The ugly truth is that Muslims are the people against whom, in today’s America, it’s considered not only okay but, somehow, even laudable to be bigoted. But it’s not okay. As my late grandmother would have put it, that’s just plain wrong. What’s dismaying to me, as an American, is that I thought we had learned that lesson. But we don’t seem to have learned much from the Vietnam War, so I guess it shouldn’t be surprising that we’ve also failed to learn – or are willfully unlearning – the lessons of the civil rights movement. Most disturbing is that anti-Muslim bigotry and moral recklessness cut across the American ideological spectrum, from the Quran-burning pastor in Florida to the young woman in Seattle, whose silliness does not excuse her irresponsibility, who now lives in hiding because of the cartoon she published. I drafted this paragraph before the Juan Williams fiasco erupted, and that sorry episode only underscores my point.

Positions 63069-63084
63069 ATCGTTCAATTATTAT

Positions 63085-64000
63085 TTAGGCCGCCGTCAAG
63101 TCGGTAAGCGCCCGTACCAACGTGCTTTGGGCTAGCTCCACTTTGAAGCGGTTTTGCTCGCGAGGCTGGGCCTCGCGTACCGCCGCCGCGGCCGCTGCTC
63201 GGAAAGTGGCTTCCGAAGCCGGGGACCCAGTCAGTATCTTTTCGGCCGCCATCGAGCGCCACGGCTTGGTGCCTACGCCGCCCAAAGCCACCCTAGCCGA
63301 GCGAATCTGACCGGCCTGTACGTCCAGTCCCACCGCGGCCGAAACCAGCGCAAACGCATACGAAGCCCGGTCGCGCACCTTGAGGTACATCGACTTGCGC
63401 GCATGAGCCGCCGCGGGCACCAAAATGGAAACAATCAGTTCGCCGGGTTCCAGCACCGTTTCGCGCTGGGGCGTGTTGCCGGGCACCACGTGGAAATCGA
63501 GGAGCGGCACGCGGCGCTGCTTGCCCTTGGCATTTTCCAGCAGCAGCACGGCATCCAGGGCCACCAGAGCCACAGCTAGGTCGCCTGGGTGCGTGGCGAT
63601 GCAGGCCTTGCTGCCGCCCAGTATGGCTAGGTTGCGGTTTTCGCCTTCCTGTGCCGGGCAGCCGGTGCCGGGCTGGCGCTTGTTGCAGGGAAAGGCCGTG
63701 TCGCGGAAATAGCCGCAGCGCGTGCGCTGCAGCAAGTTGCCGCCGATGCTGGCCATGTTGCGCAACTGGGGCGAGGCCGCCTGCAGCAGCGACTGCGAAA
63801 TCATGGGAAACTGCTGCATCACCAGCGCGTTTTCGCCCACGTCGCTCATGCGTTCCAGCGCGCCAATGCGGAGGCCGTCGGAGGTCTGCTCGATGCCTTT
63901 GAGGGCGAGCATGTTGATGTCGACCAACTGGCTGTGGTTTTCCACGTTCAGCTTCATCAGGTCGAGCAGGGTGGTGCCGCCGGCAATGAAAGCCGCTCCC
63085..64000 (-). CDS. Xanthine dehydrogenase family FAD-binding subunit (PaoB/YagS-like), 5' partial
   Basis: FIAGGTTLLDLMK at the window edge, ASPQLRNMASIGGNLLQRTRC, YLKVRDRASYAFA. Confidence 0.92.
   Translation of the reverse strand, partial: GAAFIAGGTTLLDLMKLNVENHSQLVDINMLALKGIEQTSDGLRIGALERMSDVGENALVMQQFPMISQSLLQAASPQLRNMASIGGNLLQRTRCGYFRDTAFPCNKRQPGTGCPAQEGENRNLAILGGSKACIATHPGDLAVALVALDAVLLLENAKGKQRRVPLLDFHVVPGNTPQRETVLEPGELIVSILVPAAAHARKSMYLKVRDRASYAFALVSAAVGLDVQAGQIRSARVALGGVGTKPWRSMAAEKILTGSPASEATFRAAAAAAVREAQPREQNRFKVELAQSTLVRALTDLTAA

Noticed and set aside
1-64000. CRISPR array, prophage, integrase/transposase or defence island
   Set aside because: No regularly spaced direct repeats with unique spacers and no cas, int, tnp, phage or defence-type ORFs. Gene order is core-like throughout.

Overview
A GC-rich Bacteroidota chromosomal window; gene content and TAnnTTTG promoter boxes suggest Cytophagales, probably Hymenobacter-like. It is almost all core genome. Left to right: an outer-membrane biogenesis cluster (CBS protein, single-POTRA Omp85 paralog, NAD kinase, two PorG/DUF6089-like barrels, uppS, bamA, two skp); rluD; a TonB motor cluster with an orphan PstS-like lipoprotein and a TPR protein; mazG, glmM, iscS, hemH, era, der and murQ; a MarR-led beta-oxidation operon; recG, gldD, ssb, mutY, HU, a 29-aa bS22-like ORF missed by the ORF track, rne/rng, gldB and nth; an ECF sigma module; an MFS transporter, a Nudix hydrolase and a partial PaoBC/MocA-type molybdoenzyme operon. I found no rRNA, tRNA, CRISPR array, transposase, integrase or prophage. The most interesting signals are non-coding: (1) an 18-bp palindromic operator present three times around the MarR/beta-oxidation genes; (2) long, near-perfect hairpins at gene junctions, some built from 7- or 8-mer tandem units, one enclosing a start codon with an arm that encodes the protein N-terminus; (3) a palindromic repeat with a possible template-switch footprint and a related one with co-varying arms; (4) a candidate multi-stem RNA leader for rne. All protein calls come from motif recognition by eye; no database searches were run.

What would be the shape and goals of the movement I’m positing? For starters, the civil rights movement offers a model in terms of both moral and political urgency and methods. The parallels are not exact, but it’s not far-fetched to hope that one day places like San Ramon and Monmouth Junction might be remembered the way Greensboro and Selma are (or should be) today. (To learn the relevant history, read the three volumes by Taylor Branch, starting with Parting the Waters.)